The level of burnout was low if scores of emotional exhaustion was less than 21, depersonalization was less than 6, and personal accomplishment was greater than 25; it is moderate if scores of emotional exhaustion ranged from 22 to 32, depersonalization 7 to 13, and personal accomplishment 16 to 24; and it was high if scores of emotional exhaustion was greater than 33, depersonalization was greater than 14, and personal accomplishment was less than 15.
Eighty percent of the surveyed nurses reported more than moderate emotional exhaustion, 66% reported more than moderate depersonalization, and 75% reported more than moderate low personal accomplishment. Related factors for Taiwanese nurse burnout were age, mental health, job satisfaction, work engagement, and work environment. The most significant predictors were mental health and work engagement. The explained variances for each component were 35%, 18%, and 39% for emotional exhaustion, personal depersonalization, and accomplishment respectively.
TABLE OF CONTENTS
LIST OF TABLES......x
LIST OF FIGURES......xi
CHAPTER 1 INTRODUCTION....1
CHAPTER 2 LITERATURE REVIEW.....4
2.1 Research on the history of burnout..4
2.2 Definition of burnout.....6
2.3 Nurse burnout in various countries..9
2.4 Burnout-related factors....11
2.5 Nurse outcomes related to burnout..24
2.6 Measuring burnout in nurses: Maslach Burnout Inventory-Human Services Survey....26
2.7 Research framework and hypothesis..29
CHAPTER 3 METHODS......32
3.1 Research design and data sources...32
3.2 Data collected in this study...35
3.3 Measurement instruments....35
3.4 Data analysis......39
CHAPTER 4 RESULTS......41
4.1 Factorial structure of the MBI-HSS Chinese version.41
4.2 Levels and cut points of the MBI-HSS Chinese version.48
4.3 The prevalence rate of burnout for nurses in Taiwan.50
4.4 The predictors of burnout for nurses in Taiwan.50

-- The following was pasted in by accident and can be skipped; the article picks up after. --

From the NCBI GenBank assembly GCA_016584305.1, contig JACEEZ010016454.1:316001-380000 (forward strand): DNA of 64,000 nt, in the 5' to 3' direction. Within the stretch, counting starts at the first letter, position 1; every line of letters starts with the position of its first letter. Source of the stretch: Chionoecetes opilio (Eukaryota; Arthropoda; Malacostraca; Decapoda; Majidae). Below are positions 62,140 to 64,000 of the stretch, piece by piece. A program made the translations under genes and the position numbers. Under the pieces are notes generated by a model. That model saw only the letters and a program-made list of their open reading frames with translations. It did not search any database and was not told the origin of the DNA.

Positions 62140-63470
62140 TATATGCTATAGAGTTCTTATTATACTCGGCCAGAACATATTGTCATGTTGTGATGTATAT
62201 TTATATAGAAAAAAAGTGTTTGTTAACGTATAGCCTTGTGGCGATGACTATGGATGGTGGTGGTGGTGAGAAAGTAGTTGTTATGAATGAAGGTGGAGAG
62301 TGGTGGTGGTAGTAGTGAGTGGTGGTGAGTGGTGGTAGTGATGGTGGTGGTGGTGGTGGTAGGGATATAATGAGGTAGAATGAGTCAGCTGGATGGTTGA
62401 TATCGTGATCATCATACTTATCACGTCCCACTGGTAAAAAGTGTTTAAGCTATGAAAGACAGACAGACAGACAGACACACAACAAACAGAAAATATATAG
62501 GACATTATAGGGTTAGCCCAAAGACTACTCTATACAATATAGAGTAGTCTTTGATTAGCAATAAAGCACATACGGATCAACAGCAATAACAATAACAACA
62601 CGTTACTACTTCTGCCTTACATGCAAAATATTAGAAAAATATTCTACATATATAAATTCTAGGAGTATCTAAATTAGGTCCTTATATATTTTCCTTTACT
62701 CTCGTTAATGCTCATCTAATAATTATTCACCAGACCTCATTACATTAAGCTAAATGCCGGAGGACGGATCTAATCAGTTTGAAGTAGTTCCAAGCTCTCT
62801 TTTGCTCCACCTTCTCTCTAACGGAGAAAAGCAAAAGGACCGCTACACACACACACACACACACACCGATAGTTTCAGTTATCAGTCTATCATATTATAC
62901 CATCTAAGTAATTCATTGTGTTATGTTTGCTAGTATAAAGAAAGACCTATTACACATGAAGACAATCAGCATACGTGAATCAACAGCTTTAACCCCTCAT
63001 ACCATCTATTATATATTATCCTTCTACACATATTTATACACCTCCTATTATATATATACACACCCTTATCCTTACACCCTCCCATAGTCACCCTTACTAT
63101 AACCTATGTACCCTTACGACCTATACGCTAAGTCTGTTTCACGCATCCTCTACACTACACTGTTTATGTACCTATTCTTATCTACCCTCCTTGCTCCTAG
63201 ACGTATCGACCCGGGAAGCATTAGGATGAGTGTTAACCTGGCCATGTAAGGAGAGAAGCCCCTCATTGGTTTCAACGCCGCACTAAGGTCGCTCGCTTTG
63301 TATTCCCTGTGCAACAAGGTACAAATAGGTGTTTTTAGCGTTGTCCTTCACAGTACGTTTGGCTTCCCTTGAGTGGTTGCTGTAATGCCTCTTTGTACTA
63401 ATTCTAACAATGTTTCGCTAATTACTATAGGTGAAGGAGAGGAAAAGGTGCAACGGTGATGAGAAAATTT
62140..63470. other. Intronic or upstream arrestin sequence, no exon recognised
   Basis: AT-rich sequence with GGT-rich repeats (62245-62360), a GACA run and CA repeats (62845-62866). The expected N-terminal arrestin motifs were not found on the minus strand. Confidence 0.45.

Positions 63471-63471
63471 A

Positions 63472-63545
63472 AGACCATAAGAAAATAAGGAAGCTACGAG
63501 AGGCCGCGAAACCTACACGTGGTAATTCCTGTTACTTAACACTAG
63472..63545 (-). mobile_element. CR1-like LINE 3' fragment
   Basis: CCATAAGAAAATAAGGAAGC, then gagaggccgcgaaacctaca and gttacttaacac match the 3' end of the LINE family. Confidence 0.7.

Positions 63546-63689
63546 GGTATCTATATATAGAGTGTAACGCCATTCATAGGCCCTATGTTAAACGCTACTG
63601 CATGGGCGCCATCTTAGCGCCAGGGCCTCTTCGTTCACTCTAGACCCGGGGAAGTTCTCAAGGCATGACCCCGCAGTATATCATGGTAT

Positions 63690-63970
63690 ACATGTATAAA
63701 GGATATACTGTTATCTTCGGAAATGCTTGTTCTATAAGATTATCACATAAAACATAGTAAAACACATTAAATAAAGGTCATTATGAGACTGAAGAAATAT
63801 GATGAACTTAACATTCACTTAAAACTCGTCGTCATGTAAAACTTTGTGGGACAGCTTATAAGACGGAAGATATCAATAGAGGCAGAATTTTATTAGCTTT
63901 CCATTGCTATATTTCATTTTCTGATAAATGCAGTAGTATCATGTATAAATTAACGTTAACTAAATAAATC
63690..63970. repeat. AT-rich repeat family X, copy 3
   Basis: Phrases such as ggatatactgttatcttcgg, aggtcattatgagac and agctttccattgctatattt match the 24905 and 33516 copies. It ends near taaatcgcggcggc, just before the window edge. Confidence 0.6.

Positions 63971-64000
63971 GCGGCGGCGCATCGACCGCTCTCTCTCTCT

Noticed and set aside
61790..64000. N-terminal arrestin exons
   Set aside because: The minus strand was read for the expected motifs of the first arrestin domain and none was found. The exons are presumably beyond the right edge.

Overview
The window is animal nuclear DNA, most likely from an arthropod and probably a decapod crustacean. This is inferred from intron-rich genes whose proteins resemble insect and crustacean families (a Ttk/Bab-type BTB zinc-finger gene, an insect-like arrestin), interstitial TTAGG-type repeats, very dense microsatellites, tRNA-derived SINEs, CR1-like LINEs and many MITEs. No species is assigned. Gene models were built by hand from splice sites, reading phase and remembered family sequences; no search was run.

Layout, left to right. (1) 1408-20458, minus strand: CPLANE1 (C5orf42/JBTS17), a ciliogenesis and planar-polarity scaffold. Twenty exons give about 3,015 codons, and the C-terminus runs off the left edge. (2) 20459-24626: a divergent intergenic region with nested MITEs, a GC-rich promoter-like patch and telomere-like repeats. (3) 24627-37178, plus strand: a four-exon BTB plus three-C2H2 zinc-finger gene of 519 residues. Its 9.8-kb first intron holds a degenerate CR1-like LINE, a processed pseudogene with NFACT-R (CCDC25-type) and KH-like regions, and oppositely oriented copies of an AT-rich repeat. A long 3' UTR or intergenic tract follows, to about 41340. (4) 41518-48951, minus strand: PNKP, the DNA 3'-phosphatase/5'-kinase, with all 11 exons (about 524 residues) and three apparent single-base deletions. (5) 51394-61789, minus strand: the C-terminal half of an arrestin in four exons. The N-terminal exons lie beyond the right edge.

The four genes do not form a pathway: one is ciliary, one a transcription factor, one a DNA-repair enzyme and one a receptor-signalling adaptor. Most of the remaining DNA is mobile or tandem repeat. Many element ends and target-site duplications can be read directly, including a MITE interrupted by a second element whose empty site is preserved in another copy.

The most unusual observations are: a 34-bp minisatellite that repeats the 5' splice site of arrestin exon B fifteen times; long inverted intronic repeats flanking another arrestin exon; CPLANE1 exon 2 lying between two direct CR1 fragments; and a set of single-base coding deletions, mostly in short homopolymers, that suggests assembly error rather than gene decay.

CHAPTER 5 DISCUSSION.....55
5.1 The factor structure of the Maslach Burnout Inventory Chinese version......55
5.2 Levels and cut points of the Maslach Burnout Inventory Chinese version......60
5.3 The prevalence rate of burnout for nurses in Taiwan.62
5.4 The predictors of burnout for nurses in Taiwan.64
CHAPTER 6 LIMITATIONS AND FUTURE RESEARCHES....…..66
CHAPTER 7 CONCLUSIONS....67
CHAPTER 8 REFERENCES.....68
Table 1. Demographic characteristics of the participants.34
Table 2. Critical ratio, correlations, item mean (SD), and skew of Maslach
Burnout Inventory-Human Services Survey (MBI-HSS)..44
Table 3. The communality and factor loadings on structure matrix after re-structure MI-HSS...45
Table 4. K-mean grouping method of MBI-HSS Chinese version for emotional exhaustion, personal accomplishment, and
Table 5. Level and cut points of MBI-HSS Chinese version.49
Table 6. Prevalence rate of burnout among Taiwanese nurses.......50
Table 7. Burnout subscale scores by demographic variables.52
Table 8. Correlation among continuous variables..53
Table 9 Hierarchical regressions to predict burnout and subscale scores......54
Figure 1. Research framework...31
Figure 2. Modification structure of MBI-HSS..47